Op 13 Piano Sonata No. 1 (1913)
Fourteen Preludes (1910)
Seventeen Preludes (1910)
Piano Sonata No. 2 (1926)
Piano Sonata No. 3 [in the style of the 18th century] (1930)
Five Preludes (1930)

Re: Russian & Soviet Composers (Misc)

Posted: Tue Sep 29, 2009 8:00 pm
by isokani
From Grove:

Levitin, Yury Abramovich

(b Poltava (Ukraine), 28 Dec 1912; d Moscow, 26 July 1993). Russian composer and pianist. He graduated from the Leningrad Conservatory in the piano class of Savshinsky (1937), and in the composition class of Shostakovich (1942). He became a member of the Composers' Union in 1940. A prolific composer, Levitin was an adherent of academic and traditionalist trends in music, but despite this he devoted much of his time to the portayal of contemporary and topical themes – such as in the oratorio Khirosima ne dolzhna povtoryat′sya (‘Hiroshima must not be Repeated’) – and to embodying in music the events and images of World War II. In his chamber and instrumental music, there is a clear link with the style of his teacher Shostakovich, demonstrated by the dramatic opposition of aggressive motor rhythms, contemplative writing and dance rhythms, as well as by the overall finesse and economy of means. The Epitafiya for soprano, clarinet and string quartet (to a text by Akhmatova) is dedicated to the memory of Shostakovich. Levitin wrote more than 70 film scores, including Tikhiy Don (‘Quiet Flows the Don’), Stalingrad and the epic Osvobozhdeniye (‘Liberation’).

Alla Vladimirovna Grigor′yeva


(selective list)

Ops: Monna-Marianna (after M. Gor′ky), 1937–9; Molodïr′ (children's op, after K. Chukovsky), 1955; Personal′nïy pamyatnik [A Personal Monument] (Levitin, S. Mikhalkov), 1963–4; Zhuravushka (Levitin, D. Vasiliu, after M. Alekseyev), 1977; Do tret′ikh petukhov [Before the Third Cock Crow] (I. Berlyand, I. Petrov, after V. Shukshin), 1981; Kalina krasnaya [The Fair Guelder Rose] (Levitin, after Shukshin), 1982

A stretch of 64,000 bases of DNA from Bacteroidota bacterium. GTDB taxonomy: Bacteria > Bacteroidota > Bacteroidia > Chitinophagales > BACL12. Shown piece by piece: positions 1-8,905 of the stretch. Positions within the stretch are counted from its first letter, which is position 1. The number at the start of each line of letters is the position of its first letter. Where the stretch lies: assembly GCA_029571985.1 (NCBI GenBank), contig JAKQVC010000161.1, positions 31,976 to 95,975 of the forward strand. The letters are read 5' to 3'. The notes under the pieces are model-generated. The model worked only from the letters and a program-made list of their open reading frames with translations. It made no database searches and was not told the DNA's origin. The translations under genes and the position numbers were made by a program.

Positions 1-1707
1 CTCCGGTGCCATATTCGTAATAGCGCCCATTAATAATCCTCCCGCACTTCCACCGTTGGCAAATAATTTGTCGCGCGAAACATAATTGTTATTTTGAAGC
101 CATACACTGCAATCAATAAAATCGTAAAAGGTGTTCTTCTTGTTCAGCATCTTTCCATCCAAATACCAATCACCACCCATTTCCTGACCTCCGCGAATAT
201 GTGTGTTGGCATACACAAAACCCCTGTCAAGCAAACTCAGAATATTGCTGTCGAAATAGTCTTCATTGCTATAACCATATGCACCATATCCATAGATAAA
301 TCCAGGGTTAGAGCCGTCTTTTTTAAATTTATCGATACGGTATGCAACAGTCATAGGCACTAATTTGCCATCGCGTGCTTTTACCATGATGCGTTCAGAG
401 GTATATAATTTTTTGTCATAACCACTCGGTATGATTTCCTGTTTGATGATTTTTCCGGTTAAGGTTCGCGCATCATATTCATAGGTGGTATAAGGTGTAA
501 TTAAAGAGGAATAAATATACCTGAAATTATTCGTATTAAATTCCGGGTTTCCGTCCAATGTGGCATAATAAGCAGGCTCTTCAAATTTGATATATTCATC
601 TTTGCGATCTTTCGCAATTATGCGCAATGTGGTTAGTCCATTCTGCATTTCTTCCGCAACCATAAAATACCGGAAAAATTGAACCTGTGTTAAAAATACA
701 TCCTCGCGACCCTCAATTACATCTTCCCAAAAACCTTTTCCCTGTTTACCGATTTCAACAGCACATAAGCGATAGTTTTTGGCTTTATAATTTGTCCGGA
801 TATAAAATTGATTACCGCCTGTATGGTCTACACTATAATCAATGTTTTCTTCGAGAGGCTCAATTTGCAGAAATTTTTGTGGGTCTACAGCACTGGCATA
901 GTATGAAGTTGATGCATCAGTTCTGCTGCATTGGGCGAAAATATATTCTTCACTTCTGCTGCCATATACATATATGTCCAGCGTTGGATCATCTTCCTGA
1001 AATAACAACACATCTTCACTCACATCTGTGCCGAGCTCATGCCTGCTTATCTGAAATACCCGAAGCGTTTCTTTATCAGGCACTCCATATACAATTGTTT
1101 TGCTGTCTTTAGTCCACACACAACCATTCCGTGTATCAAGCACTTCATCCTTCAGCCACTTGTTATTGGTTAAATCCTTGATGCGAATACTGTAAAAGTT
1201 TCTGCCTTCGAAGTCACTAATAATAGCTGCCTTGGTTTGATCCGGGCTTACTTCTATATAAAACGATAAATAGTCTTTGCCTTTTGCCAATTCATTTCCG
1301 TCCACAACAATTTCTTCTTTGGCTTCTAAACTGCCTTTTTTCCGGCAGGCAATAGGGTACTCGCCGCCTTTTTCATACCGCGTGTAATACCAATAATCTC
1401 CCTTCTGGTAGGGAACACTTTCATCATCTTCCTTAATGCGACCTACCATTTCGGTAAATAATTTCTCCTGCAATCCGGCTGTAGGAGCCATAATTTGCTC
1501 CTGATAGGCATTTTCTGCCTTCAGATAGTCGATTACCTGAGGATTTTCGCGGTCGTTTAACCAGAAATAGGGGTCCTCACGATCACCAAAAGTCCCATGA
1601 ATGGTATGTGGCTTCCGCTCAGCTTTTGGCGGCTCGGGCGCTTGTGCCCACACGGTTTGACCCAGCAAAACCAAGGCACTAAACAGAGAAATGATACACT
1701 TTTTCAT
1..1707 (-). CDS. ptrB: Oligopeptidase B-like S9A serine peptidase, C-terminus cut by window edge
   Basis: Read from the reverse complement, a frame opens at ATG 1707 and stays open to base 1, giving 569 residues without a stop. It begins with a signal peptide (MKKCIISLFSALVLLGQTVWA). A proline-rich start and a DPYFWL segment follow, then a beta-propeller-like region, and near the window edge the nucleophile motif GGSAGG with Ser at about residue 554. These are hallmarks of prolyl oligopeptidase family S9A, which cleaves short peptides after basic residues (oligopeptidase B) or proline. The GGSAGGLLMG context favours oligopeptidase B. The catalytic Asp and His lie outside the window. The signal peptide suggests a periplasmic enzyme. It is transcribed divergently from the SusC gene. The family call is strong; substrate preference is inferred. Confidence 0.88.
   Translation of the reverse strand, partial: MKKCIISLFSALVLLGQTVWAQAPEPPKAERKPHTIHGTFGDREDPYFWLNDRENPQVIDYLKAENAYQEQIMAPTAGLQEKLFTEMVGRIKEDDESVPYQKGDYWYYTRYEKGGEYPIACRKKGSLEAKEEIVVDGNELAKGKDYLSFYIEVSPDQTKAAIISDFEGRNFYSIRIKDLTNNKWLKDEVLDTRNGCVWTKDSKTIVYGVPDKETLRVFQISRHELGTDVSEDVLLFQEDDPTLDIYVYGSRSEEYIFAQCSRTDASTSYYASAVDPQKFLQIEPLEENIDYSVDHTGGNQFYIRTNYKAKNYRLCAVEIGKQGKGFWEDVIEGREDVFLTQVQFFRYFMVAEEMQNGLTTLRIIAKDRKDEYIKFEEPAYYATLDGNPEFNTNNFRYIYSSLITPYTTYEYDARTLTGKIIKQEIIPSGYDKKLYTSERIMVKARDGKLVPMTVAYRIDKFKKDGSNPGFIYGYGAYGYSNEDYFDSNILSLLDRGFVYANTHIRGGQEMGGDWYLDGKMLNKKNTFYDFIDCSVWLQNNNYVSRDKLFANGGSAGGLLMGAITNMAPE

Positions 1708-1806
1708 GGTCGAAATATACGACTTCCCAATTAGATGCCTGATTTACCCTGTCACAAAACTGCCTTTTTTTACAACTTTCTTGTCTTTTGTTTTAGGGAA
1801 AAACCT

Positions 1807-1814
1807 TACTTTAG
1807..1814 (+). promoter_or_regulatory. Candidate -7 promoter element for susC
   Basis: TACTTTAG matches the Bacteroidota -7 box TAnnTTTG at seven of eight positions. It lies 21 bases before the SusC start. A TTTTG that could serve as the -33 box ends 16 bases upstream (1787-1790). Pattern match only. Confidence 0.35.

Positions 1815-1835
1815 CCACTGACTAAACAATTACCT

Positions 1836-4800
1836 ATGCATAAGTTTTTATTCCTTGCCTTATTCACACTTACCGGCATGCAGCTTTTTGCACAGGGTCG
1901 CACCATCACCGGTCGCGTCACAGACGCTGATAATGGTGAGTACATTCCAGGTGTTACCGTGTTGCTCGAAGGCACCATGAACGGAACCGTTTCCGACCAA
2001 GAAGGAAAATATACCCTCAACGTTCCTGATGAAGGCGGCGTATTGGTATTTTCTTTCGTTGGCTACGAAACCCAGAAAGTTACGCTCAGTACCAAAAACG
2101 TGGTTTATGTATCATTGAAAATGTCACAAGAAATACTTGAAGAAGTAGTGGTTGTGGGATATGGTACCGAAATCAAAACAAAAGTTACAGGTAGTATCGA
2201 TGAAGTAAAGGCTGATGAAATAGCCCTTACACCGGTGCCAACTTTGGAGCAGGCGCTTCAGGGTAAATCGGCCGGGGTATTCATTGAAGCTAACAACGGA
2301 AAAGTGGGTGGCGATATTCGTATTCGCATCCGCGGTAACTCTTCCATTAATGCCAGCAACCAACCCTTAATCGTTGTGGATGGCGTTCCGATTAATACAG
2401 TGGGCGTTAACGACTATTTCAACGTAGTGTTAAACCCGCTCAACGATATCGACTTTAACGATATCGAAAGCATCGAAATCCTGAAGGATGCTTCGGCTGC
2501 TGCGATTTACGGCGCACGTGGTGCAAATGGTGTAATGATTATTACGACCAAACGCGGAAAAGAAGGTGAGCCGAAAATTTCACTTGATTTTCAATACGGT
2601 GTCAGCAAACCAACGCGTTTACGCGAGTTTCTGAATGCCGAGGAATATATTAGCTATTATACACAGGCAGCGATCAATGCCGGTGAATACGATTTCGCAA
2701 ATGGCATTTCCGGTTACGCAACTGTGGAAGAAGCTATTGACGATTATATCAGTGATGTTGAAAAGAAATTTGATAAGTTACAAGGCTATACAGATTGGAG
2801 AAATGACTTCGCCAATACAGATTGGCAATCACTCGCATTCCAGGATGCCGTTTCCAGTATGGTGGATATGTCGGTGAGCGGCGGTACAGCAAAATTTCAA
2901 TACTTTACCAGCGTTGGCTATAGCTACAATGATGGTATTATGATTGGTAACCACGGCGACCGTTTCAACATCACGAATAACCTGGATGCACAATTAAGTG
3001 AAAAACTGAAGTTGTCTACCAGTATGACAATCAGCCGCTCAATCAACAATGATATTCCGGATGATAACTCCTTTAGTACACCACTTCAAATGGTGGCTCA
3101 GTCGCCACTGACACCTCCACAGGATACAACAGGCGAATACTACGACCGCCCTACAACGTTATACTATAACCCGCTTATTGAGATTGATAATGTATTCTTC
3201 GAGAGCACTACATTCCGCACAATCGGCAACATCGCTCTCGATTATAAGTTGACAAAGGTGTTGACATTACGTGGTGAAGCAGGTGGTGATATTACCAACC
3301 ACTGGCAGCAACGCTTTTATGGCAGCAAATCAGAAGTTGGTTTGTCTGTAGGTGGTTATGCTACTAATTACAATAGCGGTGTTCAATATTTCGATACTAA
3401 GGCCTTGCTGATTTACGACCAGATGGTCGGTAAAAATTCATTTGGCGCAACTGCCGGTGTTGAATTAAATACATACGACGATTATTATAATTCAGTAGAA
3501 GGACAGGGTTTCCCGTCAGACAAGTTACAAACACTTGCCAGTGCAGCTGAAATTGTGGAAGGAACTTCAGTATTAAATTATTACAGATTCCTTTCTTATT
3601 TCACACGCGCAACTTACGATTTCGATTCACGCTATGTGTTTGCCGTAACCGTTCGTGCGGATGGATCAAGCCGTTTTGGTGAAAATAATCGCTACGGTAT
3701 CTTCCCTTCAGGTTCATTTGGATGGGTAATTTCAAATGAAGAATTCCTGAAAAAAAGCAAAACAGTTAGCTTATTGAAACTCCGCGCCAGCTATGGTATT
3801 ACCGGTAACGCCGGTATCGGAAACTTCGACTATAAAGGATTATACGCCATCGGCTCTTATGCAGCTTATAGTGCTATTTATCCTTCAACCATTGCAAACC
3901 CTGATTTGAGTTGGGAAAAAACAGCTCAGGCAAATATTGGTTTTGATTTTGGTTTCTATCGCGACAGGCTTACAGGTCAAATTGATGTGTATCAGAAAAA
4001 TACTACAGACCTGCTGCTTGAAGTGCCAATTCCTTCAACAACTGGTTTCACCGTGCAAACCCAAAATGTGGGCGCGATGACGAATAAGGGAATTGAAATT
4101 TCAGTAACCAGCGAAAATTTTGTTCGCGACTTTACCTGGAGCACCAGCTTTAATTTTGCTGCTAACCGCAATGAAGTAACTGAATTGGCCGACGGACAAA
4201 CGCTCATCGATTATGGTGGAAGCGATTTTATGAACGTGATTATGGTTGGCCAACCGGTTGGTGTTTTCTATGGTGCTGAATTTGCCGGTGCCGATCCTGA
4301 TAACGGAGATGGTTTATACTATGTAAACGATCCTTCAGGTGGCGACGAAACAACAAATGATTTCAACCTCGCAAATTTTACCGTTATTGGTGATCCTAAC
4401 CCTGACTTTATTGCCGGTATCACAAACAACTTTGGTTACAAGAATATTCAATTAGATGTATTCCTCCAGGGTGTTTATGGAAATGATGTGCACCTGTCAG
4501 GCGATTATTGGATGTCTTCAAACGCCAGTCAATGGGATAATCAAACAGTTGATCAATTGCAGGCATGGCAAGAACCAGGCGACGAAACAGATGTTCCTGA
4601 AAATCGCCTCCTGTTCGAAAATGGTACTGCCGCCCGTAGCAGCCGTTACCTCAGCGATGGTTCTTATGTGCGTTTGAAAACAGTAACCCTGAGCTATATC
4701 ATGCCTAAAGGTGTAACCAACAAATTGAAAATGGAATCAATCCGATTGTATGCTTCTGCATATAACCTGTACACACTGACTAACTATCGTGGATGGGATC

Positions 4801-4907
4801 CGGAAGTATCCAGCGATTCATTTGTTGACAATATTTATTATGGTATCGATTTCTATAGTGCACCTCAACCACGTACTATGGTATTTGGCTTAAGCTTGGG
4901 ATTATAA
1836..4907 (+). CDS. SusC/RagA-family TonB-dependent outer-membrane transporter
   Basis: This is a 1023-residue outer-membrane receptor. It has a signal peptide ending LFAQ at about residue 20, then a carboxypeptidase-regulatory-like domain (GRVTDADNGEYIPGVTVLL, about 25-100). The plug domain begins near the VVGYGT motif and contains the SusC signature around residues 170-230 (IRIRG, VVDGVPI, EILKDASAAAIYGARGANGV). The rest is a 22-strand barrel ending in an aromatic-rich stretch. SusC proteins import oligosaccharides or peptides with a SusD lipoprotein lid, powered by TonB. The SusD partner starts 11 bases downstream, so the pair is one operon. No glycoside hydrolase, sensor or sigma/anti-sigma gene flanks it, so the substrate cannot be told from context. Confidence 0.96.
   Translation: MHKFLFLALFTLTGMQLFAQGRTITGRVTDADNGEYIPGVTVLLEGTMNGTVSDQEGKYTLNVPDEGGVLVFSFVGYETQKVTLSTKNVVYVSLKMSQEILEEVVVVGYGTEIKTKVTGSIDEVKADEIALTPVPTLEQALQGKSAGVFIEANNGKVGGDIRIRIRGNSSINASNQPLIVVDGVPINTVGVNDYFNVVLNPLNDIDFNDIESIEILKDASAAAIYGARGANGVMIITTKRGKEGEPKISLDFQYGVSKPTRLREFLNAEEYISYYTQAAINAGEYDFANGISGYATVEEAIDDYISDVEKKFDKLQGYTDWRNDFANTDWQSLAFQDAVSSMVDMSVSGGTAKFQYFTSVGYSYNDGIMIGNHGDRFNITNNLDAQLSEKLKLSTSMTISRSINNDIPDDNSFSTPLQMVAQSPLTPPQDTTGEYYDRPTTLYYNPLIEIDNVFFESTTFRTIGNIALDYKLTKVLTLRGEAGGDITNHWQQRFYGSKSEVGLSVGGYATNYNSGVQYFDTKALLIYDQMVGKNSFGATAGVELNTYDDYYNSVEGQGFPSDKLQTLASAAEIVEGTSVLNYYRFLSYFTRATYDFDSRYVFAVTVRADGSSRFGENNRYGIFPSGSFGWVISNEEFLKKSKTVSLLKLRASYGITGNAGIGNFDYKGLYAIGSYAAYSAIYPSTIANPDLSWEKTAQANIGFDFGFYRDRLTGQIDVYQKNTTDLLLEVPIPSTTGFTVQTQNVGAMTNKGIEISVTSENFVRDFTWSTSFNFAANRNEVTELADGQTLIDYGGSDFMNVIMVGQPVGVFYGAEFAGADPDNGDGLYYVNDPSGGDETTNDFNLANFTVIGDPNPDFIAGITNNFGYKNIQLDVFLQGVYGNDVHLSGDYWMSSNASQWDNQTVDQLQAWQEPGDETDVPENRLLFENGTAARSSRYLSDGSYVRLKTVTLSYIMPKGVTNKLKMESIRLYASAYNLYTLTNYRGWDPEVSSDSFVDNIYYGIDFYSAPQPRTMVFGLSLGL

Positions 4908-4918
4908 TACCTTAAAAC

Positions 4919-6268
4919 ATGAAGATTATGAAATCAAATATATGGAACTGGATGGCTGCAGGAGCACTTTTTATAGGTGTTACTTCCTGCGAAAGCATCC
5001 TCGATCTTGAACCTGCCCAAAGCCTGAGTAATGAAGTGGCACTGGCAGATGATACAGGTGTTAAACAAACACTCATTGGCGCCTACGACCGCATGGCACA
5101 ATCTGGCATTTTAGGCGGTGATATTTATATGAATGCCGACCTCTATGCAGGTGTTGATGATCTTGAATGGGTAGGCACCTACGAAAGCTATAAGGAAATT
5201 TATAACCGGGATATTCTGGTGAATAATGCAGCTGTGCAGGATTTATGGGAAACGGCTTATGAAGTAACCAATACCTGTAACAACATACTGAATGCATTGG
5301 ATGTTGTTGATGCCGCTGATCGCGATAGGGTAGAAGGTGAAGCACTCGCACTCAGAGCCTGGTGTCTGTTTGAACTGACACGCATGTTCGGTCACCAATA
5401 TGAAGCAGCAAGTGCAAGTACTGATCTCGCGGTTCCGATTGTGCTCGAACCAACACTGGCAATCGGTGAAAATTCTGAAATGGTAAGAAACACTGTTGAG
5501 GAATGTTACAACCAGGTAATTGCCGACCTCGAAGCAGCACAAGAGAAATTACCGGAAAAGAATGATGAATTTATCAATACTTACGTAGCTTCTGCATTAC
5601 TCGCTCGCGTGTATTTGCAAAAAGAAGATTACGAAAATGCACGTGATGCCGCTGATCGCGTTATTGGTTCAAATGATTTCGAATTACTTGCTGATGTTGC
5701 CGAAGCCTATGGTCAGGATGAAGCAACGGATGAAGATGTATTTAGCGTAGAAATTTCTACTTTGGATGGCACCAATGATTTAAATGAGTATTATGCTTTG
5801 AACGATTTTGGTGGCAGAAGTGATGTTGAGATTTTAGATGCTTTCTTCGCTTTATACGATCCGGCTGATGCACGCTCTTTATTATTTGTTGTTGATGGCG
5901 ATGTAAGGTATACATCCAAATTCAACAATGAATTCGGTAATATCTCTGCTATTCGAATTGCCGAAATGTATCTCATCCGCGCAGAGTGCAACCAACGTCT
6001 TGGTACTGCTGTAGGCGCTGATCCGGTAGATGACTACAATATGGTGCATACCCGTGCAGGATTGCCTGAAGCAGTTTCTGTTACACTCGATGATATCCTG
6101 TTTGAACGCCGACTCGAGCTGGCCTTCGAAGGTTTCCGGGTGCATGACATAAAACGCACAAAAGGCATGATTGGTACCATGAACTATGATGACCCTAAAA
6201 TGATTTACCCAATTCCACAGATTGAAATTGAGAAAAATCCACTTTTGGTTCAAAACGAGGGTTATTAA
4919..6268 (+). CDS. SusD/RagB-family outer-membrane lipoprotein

Orats (for solo vv, chorus, orch): Svyashchennaya voyna [The Holy War], 1942; Rekviyem pamyati pavshikh geroyev [Requiem for the Memory of Fallen Heroes] (V. Lebedev-Kumach), 1946; Otchizna [The Homeland] (Lebedev-Kumach), 1947; Ogni nad Volgoy [Fires Over the Volga] (D. Sedïkh), 1951; Khiroshima ne dolzhna povtoryat′sya [Hiroshima must not be repeated] (M. Matusovsky), 1967; Pamyati poėta [In Memory of a Poet] (N. Zabolotsky), nar, Mez, B, orch, 1980; K pobede [To Victory] (M. Dudin), 1984
Syms.: no.1, 1948; Dni voynï [The Days of War] (L. Pervomaysky, A, Tvardovsky), choral sym., 1974; Olimpiyskaya simfoniya [Olympic Sym.], 1980; numerous other orch works, incl. concs. and 4 sinfoniettas
14 str qts: 1940, 1942, 1943, 1946, 1948, 1951, 1952, 1958, 1968, 1971, 1974, 1976, 1980, 1986
Other chbr and solo inst: Syuita na kirgizskiye temï [Suite on Kyrgyz Themes], str qt, 1945; Qnt, fl, cl, vn, vc, pf, 1948; Pf Trio, 1949; Malen′kaya syuita [Little Suite], vib, mar, pf, 1968; 24 prelyudiy, vn, 1975; Nonet, 1978; numerous inst sonatas
Settings (for 1v, pf) of texts by A. Blok, R. Burns, S. Gorodetsky, M.Yu. Lermontov, S. Marshak, A.S. Pushkin and others
Choruses, film scores, variety music, incid music for theatre